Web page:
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Power of positive thinking

17 May 2017 12:00 am - 0     - {{hitsCtrl.values.hits}}

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World leaders have told us that while we keep our feet firmly planted on ground realities, we need to set our vision on the stars and have noble goals in life -- beyond selfish or self-centred agendas and ambitions. 
  
The essential factor for this is to allow ourselves to be filled and refilled with positive energy. This means positive thinking, positive words and positive actions. As we exercise the power of positive thinking, we will experience it more and more, so much so that when we see a desert we will see adventure, when we see a hospital we will see compassion and when we see an airport we will see an international hub as a popular world television channel tells its journalists.   


We need widespread positive thinking and action in facing the major issues in our country and in the world. One of the priorities is poverty alleviation. The National Government, despite all the divisions and disputes which may lead to a Cabinet reshuffle soon, has repeatedly pledged its commitment to a sustainable development strategy which is eco-friendly and all-inclusive. Despite obstacles and objections, the European Union this week restored the GSP-plus trade concessions to Sri Lanka. Government economic analysts say this will mean thousands of new job opportunities mainly in rural areas and millions of dollars in export revenue through substantial tax concessions for thousands of products including innovative or creative products coming from the marvels of modern technology.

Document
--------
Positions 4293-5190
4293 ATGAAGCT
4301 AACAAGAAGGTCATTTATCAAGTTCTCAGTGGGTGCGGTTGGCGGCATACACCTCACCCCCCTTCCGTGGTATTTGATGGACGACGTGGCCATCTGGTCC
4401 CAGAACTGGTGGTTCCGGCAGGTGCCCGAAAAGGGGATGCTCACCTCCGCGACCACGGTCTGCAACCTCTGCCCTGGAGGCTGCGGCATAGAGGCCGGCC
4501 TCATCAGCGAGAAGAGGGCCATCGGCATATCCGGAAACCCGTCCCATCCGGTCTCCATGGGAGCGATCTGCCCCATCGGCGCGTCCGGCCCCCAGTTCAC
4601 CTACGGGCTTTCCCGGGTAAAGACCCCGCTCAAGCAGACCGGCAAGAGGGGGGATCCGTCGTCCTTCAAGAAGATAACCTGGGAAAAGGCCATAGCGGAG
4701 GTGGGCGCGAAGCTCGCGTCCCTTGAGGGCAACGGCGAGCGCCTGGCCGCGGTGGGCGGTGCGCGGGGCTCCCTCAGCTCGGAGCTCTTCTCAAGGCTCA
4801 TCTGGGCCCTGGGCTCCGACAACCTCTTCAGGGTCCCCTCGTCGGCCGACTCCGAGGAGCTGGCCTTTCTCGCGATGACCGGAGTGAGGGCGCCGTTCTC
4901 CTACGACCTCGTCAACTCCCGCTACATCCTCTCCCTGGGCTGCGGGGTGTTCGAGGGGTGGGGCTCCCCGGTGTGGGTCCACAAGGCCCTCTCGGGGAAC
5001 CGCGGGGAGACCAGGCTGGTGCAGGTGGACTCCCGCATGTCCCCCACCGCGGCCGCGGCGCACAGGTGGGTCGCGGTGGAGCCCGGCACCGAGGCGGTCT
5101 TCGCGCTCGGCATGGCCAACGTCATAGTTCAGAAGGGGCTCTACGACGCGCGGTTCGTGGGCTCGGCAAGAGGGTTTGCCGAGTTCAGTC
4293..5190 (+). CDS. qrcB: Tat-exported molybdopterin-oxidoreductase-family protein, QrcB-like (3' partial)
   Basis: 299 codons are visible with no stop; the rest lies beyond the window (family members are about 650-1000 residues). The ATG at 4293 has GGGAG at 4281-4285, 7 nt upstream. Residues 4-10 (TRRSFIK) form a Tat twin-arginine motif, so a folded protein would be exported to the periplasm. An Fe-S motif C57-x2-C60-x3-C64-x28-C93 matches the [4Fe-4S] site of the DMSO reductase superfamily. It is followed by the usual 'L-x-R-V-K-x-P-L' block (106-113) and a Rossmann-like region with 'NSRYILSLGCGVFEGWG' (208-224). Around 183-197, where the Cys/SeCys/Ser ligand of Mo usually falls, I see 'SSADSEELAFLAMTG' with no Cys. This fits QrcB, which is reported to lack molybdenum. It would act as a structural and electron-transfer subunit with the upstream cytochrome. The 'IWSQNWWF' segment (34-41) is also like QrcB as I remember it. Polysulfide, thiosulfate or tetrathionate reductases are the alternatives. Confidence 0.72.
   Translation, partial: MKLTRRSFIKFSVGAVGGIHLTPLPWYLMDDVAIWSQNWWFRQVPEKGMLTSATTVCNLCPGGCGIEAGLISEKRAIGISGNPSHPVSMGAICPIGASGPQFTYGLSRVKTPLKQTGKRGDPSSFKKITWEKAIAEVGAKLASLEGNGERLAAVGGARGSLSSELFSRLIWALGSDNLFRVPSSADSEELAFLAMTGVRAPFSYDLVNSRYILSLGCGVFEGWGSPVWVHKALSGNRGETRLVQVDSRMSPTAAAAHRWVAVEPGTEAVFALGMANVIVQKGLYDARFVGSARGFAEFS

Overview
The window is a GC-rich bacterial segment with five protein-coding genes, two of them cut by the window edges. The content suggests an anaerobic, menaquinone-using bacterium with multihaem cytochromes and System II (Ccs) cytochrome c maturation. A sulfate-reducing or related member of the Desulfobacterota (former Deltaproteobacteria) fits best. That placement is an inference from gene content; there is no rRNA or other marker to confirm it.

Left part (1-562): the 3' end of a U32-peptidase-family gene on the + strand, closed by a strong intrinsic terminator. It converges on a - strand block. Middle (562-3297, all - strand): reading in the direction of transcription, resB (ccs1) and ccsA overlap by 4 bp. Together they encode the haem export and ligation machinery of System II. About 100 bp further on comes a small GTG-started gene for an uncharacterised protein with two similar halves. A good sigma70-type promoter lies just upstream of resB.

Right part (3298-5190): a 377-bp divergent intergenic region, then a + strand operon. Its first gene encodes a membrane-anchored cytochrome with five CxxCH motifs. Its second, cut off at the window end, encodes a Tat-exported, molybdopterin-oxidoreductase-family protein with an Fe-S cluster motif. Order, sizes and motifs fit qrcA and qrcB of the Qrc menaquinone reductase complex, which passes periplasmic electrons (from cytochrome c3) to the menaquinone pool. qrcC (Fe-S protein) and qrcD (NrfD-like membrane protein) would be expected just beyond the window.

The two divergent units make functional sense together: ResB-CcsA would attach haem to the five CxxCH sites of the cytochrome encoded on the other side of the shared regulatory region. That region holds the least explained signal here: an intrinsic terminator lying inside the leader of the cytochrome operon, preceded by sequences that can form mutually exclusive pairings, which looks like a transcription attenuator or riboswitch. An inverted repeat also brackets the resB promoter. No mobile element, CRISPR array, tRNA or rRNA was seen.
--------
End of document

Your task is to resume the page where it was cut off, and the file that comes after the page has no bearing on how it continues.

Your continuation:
On this and related issues, we have heard or seen far too much negative talk and action not only by Tamil Diaspora extremists but also by some political parties and other anti-government groups.   
These negative thinking patterns are unfounded or unfortunate because the EU’s restoration of the GSP-plus trade concessions will obviously bring a multitude of benefits to all people and mainly the rural poor.   


In this mission for poverty alleviation with President Maithripala Sirisena taking the lead role, the free media also need to play a positive role. Unfortunately we have seen too much negative reporting with excessive publicity being given to opposition parties which are obviously trying to boost their strength and agendas without rising beyond or working for the common good of the country.   


As we have said before, positive journalism is more than a profession. It is a vocation where professional journalists, while being aware of ground realities, need to have the vision that we are the voice of the voiceless people. We need to give a voice to those who have not spoken. We need to find the words for those whose lips are sealed and we need to find a tune for those who sing no more. Professional journalists who cannot or do not want to set their sights on this vision and goals, need to seriously think of some other field of work.   


Another key issue for Sri Lanka and the world is positive thinking and action in the battle against climate change. Last week the Daily Mirror editorial made the shocking revelation that if we did not act fast we would have more plastic than fish or other marine species in our oceans. We know the drastic consequences of this, not only for fish and other marine species, but also for the people. Therefore we urge the people, mainly those who go on regular seashore holidays, to act as responsible eco-friendly citizens and ensure that plastic and polythene are disposed of elsewhere.   
In addition, political or religious leaders and the media need to encourage the people and highlight eco-friendly solutions. These could include solar energy panels, rainwater harvesting equipment, the use of compost or other organic fertilizer and so many other measures that could come from education and awareness programmes and from our own creative thinking.   

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